The 1/2 stays there, the limit of the sine of some variable divided by the same variable as you're approaching 0 is 1. Times the 5 over 1 factor and, we're going to town. Answer is 5 1/2. Let's try another one. This one is tempting. You might say, Oh my gosh, look at this. The square there, the square there, they balance each other out. We can go to town that limit is just 0. No, sorry. The limit for cosines is 1 minus just a plain cosine over just a plain x. But I can do some things with this. The reason I wrote this down here, the Pythagorean identity, is because it's the key to doing this one. I'm going to rearrange this. I need 1 - cosine squared so I could take this and subtract cosine squared from both sides. So I get sin squared equals 1 - cosine squared. I hope you'll forgive me for being lazy, I really shouldn't leave the variable off but I want to save time. 1 - cosine squared can be replaced with sine squared and I'm going to do that now.
1 - cosine squared is sine squared. I'm putting the variable back in because it really does matter now. The variable have to match up. Wait a minute, it's not that cosine one after all. It's really the sine one. It's still not quite like what we need it to be though. Because it's squared on top and squared on bottom, but that's easy enough to handle. Sine squared x is the same thing as sine x times sine x. So I can split this up into two different limits. The limit as x approaches 0 of sine x/x times another sine x/x. And now I've got two of those limits that we just did.
This limit is one, that one's 1. 1 times 1 is 1. Here is another one of a type that you maybe are a little less likely to see but it's been known to show up on the test and it's a really surprising thing. Take a look at this right here. We've got a square root on the top and a number on the top, no square root on the bottom. Remember back in Algebra 1 and especially Algebra 2 and a lot in Pre-calculus, when you were told over and over again, never leave square roots on the bottom. Guess what? We are going to make this square root be on the bottom. It's a neat little trick that's going to make this one work out. Now, what I'm going to do is multiply this by the conjugate of this, top and bottom. So that is square root of 9+x+3 over square root of 9-x+3.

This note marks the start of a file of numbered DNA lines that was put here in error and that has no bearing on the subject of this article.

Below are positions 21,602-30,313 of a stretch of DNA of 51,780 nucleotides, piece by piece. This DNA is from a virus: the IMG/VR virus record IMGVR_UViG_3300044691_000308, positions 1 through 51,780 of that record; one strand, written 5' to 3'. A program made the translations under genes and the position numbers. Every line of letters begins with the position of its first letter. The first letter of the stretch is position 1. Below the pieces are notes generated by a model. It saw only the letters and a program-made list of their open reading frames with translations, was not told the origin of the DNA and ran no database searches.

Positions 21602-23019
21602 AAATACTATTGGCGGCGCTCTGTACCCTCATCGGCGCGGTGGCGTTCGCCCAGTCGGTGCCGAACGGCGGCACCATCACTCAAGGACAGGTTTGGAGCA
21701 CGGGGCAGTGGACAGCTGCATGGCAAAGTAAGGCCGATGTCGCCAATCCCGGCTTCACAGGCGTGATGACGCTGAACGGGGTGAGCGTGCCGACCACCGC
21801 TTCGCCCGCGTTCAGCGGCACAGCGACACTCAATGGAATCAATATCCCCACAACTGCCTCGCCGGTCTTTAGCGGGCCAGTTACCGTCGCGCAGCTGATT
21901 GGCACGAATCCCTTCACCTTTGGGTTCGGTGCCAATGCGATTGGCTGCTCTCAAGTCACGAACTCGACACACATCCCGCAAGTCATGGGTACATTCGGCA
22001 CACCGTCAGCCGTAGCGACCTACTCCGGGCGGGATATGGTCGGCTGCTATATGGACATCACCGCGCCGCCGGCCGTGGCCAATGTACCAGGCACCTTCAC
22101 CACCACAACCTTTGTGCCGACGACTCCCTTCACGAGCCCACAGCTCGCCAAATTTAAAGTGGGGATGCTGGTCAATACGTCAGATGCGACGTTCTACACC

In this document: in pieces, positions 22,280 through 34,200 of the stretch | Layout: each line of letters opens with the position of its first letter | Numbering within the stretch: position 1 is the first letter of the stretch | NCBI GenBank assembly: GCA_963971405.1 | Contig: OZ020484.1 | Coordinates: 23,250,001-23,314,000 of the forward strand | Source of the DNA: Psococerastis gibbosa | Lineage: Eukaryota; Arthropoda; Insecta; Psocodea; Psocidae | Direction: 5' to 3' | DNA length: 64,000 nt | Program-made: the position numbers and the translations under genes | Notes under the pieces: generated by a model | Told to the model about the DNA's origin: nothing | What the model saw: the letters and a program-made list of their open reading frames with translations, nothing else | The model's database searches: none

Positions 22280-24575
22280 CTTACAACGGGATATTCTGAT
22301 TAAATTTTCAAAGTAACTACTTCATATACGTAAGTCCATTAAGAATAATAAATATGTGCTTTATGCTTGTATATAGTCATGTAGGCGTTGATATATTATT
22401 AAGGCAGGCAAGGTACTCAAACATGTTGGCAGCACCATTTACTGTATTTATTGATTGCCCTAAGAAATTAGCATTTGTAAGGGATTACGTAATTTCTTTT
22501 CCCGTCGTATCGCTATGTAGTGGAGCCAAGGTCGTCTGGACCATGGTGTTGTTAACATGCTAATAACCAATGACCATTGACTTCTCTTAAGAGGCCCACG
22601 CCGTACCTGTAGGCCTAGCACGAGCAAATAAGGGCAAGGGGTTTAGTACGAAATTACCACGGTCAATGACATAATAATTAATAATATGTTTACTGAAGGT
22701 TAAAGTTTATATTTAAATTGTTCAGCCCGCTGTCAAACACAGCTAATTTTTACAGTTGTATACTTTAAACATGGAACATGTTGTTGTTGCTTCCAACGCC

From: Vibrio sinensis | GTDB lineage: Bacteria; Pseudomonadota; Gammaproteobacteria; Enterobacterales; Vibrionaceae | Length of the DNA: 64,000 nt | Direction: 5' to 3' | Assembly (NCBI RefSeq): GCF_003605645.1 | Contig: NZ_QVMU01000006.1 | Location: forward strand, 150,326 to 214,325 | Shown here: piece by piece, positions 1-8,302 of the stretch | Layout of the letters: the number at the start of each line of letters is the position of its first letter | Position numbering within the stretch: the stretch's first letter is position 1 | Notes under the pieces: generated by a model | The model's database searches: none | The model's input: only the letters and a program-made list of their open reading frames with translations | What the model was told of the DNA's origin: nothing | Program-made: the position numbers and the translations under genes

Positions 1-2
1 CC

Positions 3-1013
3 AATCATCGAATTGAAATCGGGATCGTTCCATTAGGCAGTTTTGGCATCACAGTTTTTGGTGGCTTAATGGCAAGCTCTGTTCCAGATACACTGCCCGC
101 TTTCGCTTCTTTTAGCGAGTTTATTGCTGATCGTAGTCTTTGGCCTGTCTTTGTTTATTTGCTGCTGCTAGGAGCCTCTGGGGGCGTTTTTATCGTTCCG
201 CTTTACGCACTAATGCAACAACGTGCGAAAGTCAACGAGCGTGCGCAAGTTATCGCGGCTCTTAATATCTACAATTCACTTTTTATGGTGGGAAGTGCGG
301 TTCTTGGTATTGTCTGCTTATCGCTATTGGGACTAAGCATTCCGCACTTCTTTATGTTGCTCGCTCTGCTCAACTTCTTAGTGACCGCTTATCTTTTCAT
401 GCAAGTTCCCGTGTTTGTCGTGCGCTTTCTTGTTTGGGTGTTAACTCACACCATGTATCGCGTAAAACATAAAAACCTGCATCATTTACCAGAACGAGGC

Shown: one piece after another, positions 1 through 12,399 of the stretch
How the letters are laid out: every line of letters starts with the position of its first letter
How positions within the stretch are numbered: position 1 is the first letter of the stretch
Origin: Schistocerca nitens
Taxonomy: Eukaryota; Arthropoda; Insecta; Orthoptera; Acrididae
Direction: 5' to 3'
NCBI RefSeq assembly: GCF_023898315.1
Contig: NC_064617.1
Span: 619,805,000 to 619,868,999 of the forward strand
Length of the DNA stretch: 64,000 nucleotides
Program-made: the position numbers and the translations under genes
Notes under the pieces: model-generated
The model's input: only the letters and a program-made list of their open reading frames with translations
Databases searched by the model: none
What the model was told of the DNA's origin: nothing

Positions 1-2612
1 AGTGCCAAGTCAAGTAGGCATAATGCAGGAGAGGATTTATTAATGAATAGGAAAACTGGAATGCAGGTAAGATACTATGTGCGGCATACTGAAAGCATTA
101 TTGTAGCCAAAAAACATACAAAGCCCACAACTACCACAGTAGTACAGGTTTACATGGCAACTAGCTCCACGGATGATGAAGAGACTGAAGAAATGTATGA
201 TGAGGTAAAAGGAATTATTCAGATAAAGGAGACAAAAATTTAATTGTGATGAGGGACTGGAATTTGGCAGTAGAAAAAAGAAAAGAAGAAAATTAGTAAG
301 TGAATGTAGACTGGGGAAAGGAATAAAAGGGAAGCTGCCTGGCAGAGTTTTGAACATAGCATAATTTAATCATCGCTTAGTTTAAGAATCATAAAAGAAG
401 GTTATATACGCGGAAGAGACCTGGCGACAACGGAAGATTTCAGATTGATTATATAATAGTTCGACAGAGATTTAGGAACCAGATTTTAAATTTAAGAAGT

Now if I distribute this, this is what I get. The square root of 9 + x times itself is 9 + x and this is the difference of squares. Those two multiplied and those two multiplied they add up to 0 and -3 times 3 is -9. Down at the bottom, I didn't multiply this x through and there is a reason for that. Look what we got on the top here. 9 plus -9. 9 plus -9 is 0, it's gone. Look at this little beauty here, x divided by x. X divided by x is 1.
Now let's see what happened. Before, if we put 0 in here we'd be dividing by 0, it's impossible but watch what happens now when we try to divide by you put that 0 in. I'm actually just going to substitute it in and see what happens. So we've got one at the top and in the denominator we've got the square root of 9 plus, I'm going to put a 0 in for the x + 3. Square root of 9 + 0 is 3. It's 1/3 plus 3. You can do that. The answer is 1/6. We've got just a little bit more to cover in this segment. This is is one to pay particular attention to. As scary as it looks, this is actually an easy problem once you know what to do. In one of our episodes we've gone over the manual derivatives. You might want to go back and review that. That's where this definition comes from.
With a derivative, the definition of the derivative is that it's the limit of, as x approaches 0, of all of that. So the function of x plus change x minus f(x) over change in x. You wind up dividing by 0 but still produces a slope. Compare these two. That's the trick. It's just recognizing, hey wait a minute. This is just the definition with some steps substituted into it. It looks like f(x) is xÂ³. And just to verify, look at this. F(x) plus change of x to change of x is the same variable so down here, h is the same variable as that.